Japan, India Take Issue With Biden Comments

Aide says president was trying to endorse US history of accepting immigrants
By Bob Cronin,  Newser Staff
Posted May 2, 2024 6:45 PM CDT
Updated May 4, 2024 4:30 PM CDT
Biden Refers to Japan, an Ally, as 'Xenophobic'
President Biden, Japanese Prime Minister Fumio Kishida, and first lady Jill Biden attend an arrival ceremony on the South Lawn of the White House on April 10.   (AP Photo/Susan Walsh)
UPDATE May 4, 2024 4:30 PM CDT

Japan and India on Saturday rebutted President Biden's assessment of them as "xenophobic" countries unwelcoming to immigrants. A Japanese official who declined to be named said Biden misunderstands the US ally's policies, the AP reports, while adding that the government understands the president was trying to stress the importance of immigrants to the US. A government official in New Delhi said Biden also has India all wrong. "We are actually not just not xenophobic, we are the most open, most pluralistic and in many ways the most understanding society in the world," External Affairs Minister Jaishankar said at a roundtable.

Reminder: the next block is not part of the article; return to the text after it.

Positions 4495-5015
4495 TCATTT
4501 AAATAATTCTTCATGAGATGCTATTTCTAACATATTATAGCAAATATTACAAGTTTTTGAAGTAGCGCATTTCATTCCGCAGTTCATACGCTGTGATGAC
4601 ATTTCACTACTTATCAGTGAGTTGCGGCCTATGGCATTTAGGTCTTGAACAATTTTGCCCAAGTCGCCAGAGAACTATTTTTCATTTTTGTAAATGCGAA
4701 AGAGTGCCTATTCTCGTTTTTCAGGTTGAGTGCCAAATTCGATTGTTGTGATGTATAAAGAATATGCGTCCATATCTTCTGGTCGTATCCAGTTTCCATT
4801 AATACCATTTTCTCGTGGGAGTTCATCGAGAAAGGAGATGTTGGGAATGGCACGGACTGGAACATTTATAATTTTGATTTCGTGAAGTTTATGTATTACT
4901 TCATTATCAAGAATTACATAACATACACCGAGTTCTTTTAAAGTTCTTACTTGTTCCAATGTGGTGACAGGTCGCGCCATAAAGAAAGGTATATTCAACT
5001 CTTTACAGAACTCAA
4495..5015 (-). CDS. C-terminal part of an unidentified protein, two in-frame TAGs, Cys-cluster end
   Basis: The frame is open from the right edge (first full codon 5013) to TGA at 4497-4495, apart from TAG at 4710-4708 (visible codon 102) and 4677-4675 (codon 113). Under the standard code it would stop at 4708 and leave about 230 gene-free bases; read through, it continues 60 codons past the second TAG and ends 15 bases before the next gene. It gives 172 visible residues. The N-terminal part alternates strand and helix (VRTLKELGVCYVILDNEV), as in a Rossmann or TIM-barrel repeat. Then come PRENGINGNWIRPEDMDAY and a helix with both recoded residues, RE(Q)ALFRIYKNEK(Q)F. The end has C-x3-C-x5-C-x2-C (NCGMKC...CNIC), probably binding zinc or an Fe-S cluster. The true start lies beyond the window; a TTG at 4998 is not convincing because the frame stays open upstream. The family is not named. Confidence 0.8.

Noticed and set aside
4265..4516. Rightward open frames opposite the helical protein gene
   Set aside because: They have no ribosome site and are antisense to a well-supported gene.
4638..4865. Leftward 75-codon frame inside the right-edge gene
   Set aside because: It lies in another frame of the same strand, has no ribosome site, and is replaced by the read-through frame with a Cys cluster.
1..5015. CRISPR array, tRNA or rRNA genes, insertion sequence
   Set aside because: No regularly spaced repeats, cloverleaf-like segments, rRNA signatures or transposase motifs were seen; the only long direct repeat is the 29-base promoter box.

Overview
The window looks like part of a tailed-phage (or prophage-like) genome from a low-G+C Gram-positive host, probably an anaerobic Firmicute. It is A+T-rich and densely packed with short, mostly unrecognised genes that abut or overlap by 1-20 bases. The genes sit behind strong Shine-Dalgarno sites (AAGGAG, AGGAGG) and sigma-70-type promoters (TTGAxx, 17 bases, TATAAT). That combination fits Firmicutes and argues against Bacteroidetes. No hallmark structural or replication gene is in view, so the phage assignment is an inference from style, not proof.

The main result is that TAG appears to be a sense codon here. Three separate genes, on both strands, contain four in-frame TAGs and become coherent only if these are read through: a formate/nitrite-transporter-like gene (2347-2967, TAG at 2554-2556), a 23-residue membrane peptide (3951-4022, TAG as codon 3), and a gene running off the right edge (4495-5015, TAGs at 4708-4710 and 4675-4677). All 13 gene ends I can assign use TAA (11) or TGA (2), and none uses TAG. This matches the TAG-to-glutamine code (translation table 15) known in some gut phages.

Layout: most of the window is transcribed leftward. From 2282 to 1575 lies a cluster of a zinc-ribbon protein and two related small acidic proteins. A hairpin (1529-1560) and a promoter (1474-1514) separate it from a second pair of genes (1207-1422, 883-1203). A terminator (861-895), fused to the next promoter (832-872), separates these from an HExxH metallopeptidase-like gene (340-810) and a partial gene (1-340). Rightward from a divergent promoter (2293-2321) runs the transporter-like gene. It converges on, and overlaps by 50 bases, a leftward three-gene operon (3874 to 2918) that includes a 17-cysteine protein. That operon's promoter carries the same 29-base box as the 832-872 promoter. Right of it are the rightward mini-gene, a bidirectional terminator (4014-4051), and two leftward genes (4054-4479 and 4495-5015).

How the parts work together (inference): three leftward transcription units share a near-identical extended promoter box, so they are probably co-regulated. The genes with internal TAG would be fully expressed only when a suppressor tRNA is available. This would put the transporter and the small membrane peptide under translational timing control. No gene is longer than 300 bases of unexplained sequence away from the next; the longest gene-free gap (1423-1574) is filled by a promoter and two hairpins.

May 2, 2024 6:45 PM CDT

Three weeks after hosting Prime Minister Fumio Kishida for a state dinner at the White House, President Biden put Japan with different company in remarks at a campaign reception on Wednesday night. The president was expressing support for the US history of accepting immigrants when he said, per CNN: "Why is China stalling so badly economically? Why is Japan having trouble? Why is Russia? Why is India? Because they're xenophobic. They don't want immigrants."

The comments could hurt the Biden administration's ongoing efforts to win the help of Japan and India—which also was honored at a Biden White House state dinner—to counter China's aggression in their part of the world. John Kirby told reporters Thursday that Biden didn't mean to insult anybody and that he was intending to comment about US immigration. Kirby, the White House national security spokesman, said India and Japan understand Biden's point, per the New York Times. "Our allies and partners know well in tangible ways how President Biden values them, their friendship, their cooperation," Kirby said.

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Biden said something similar in March in an interview with a Spanish language radio station. "The Japanese, the Chinese, they're xenophobic, they don't want any—the Russians, they don't want to have people, other than Russians, Chinese, or Japanese," he said. The president has used tougher-sounding rhetoric lately about the southern border, suggesting policies and actions including shutting it down, per the Times. Maribel Hernández Rivera, an immigration advocate for the ACLU, said she hopes Biden's off-camera comments indicate he's rethinking some of those changes. (More President Biden stories.)

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